What is the treatment for amyloidosis in a third of the lung?
I wish I could give you a clear and simple answer, but treatment depends on what form of the amyloidosis is involved.
Amyloidosis is a disorder of the blood plasma cells, which produce an abnormal protein called amyloid that collects in various tissues. Amyloid isn’t normally found in the body and its presence can have severe effects on the organs where it occurs. The kidneys, heart, digestive tract and nervous system are the most typical sites for amyloidosis. The lungs are far less common.
There are more than a dozen types of amyloidosis. Primary amyloidosis, which is the most prevalent, has no known cause, although it sometimes occurs in conjunction with multiple myeloma, a cancer that causes tumors to form in the bone marrow. Chronic infection or several types of inflammatory disease, such as rheumatoid arthritis, may cause secondary amyloidosis.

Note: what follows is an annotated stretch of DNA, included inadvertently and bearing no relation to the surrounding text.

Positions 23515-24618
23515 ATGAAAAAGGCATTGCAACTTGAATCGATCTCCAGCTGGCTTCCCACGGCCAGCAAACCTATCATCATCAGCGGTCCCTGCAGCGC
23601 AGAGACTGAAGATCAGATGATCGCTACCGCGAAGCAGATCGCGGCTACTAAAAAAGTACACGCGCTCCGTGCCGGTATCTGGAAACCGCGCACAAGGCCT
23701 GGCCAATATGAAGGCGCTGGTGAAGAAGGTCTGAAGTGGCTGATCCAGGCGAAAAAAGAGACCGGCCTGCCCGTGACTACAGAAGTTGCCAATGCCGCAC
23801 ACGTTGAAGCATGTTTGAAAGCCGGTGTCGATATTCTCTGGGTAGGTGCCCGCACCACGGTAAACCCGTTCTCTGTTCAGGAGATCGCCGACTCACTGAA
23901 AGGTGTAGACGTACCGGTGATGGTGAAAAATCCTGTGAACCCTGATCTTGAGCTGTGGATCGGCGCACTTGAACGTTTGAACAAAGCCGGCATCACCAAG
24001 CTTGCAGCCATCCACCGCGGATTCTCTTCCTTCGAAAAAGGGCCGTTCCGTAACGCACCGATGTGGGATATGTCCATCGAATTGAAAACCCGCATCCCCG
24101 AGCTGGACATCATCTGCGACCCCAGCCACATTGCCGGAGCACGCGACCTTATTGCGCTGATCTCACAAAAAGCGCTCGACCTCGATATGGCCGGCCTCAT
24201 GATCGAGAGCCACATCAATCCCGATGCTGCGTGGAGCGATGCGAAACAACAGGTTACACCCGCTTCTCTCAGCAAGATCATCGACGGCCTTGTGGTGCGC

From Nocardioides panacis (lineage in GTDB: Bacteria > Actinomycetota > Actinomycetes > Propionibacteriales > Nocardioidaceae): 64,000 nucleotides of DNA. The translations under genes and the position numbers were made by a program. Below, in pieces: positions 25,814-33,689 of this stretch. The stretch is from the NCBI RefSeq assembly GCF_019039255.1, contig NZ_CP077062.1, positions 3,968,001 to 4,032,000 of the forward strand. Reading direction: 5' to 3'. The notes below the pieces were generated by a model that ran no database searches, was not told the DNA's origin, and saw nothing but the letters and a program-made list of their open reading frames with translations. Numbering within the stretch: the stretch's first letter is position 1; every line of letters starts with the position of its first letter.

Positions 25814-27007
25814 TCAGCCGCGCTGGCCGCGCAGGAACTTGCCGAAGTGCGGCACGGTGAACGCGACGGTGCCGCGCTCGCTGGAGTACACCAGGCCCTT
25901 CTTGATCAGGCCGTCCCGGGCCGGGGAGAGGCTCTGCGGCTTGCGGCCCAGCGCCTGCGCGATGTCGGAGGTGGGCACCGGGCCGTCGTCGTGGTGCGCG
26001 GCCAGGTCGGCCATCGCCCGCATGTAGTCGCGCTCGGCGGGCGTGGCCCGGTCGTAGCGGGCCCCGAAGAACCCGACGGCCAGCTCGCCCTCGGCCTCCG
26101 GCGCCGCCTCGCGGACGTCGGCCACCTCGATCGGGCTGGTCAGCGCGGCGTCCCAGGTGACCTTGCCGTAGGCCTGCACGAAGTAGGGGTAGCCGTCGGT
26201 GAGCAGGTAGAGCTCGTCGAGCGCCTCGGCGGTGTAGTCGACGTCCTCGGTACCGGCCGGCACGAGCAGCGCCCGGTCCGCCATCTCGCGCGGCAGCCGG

In some cases, amyloidosis may not require treatment. When an underlying cause is identified, treatment for that condition may ease the amyloidosis. When there is no known cause, treatment may focus on alleviating the symptoms. Chemotherapy with a drug called melphalan has been used with some success to treat primary amyloidosis. The steroid drug, prednisone, may also be used.
Research and experimental treatments are progressing in a few centers around the country.